Submission to ACT Law Reform Advisory Council Reform of guardianship arrangements for adult people

Resources, Training and Guidance Material

Even with a legal basis, complete with a nuanced suite of safeguards, there seems to be consensus that the success of any type of law reform in this area will be contingent on the resources that governments invest. Inclusion International suggests the realisation of a new fundamental right to make decisions will require a range of reforms, including the way supports are provided by governments and community, and that legal reform ‘must go hand in hand with strategies for building community supports’.

‘Simply eliminating all forms of substitute decision making without providing the necessary support for decision making would in effect deprive people with an intellectual disability of the power to make decisions.’[53]

Flynn and Arstein-Kerslake state that a human rights approach to this reform suggests there can be no limit to the level of support provided for a person to be supported.[54] The South Australian Public Advocate reported in its trial of SDM the importance of adequate resourcing.[55] The ALRC Report itself notes submissions from a number of stakeholders, including the Queensland OPA, that argued with ‘careful guidance, education, training and advice’ a rights-based approach to decision making could be fraught with the same issues as currently existing practices, and advocated for codes of practice to guide decisions makers.[56]

In terms of training material, the Autistic Self Advocacy Network (ASAN) has released ‘An Act Relating to the Recognition of a Supported Healthcare Decision-Making Agreement for Adults with Disabilities’, and accompanying educative material, including a toolkit providing information for health care providers on liability.[57]

It seems probable that governments will want cost benefit analysis regarding the introduction of SDM, but Gooding advocates that such an assessment must also consider the comparative costs of the current system.[58] Governments must also consider adequately resourcing advocacy groups that represent people with a disability and oversight agencies. This remains an ongoing issue in the rollout of the NDIS and cannot be underestimated as a key issue for the ACT Government to consider in any reform to guardianship law.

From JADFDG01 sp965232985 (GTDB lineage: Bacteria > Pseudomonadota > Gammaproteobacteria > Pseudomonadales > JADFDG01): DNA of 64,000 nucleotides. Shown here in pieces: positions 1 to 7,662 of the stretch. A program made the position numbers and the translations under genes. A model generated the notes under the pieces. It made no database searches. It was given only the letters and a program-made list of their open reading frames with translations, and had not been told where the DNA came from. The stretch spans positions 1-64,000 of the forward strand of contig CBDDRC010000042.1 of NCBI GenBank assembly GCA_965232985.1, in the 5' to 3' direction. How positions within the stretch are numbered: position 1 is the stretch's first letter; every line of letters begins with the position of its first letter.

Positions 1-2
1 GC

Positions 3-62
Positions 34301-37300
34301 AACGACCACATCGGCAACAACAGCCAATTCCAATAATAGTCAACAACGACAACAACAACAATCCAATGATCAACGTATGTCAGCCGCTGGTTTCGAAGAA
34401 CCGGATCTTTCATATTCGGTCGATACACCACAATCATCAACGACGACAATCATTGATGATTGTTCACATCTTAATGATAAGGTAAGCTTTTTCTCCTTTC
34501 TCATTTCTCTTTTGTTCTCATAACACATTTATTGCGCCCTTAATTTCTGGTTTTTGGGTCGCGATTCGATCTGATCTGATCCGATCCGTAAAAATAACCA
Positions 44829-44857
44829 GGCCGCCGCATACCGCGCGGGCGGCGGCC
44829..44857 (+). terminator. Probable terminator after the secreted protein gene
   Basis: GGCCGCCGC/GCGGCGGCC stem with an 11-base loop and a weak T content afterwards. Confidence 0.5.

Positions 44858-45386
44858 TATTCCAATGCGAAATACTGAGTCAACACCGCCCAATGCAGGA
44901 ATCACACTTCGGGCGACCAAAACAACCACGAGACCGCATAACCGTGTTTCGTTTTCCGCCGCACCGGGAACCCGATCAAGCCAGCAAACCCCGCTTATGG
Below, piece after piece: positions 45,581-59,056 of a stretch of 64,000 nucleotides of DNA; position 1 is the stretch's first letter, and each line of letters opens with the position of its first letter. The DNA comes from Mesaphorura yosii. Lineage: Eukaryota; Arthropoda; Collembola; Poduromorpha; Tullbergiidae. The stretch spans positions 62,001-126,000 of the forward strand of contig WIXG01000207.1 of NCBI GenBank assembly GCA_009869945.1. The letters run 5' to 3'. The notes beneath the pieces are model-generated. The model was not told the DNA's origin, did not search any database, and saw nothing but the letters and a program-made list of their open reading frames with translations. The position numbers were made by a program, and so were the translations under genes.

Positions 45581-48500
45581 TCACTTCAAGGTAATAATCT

Monitors

Gooding submits that informal efforts by people with disability, their families and others should not replace government resourcing. The Victorian trial of SDM offers a reasonable compromise, as it seeks to mobilize citizen volunteers utilising a paid facilitator, to develop relationships around isolated persons and build social capital in the community.[59] The concept of independent monitors is a common feature of SDM, at least found in both the South Australian trial and the British Columbia representative agreement models. The monitor is someone to oversee the supporter, and seems worthy of further investigation as part of ACT trials and law reform.

Those for Whom Wishes and Preferences Cannot be Ascertained or Supported

One of the most discussed aspects of General Comment 1 and Article 12 is how it relates to those whose will and preferences may be very difficult to decipher. These could include people who have been institutionalised, those in a ‘persistent vegetative state’,[60] or coma.[61] Quinn notes that there are dangers that ‘at some point the supports and assistants will end up making decisions for and not with those individuals’.[62] He argues that a return to substitute decision making is not the answer for this group. Instead, he submits that Article 12.3 requires the state to take additional steps, including advancing research that provides the possibility, even if remote, that a person’s brain can be read to detect preferences. In relation to those whose social connectedness has been severed due to institutionalisation, then the state should create social conditions to kindle some ‘kernel or preference’.

Nonetheless, Quinn accepts that for some individuals, decisions will need to be made ‘for’ them and that the State and law must be honest about this. Quinn suggests the role of the law remains vital for this group, as there are risks that the community around that person might ascribe to him or her a will or preference based on the community or culture in which they live. In doing so, the ‘right to be different’ would be smothered.[63]

Similarly, Gooding questions how new regimes of SDM would apply to those in ‘a coma’ or who have no relationships of trust, and/or there is not enough intention expressed to guide decision making. Like Quinn, he agrees there are ‘clear risks to stretching the meaning’ of SDM to where decisions are ultimately made for the person.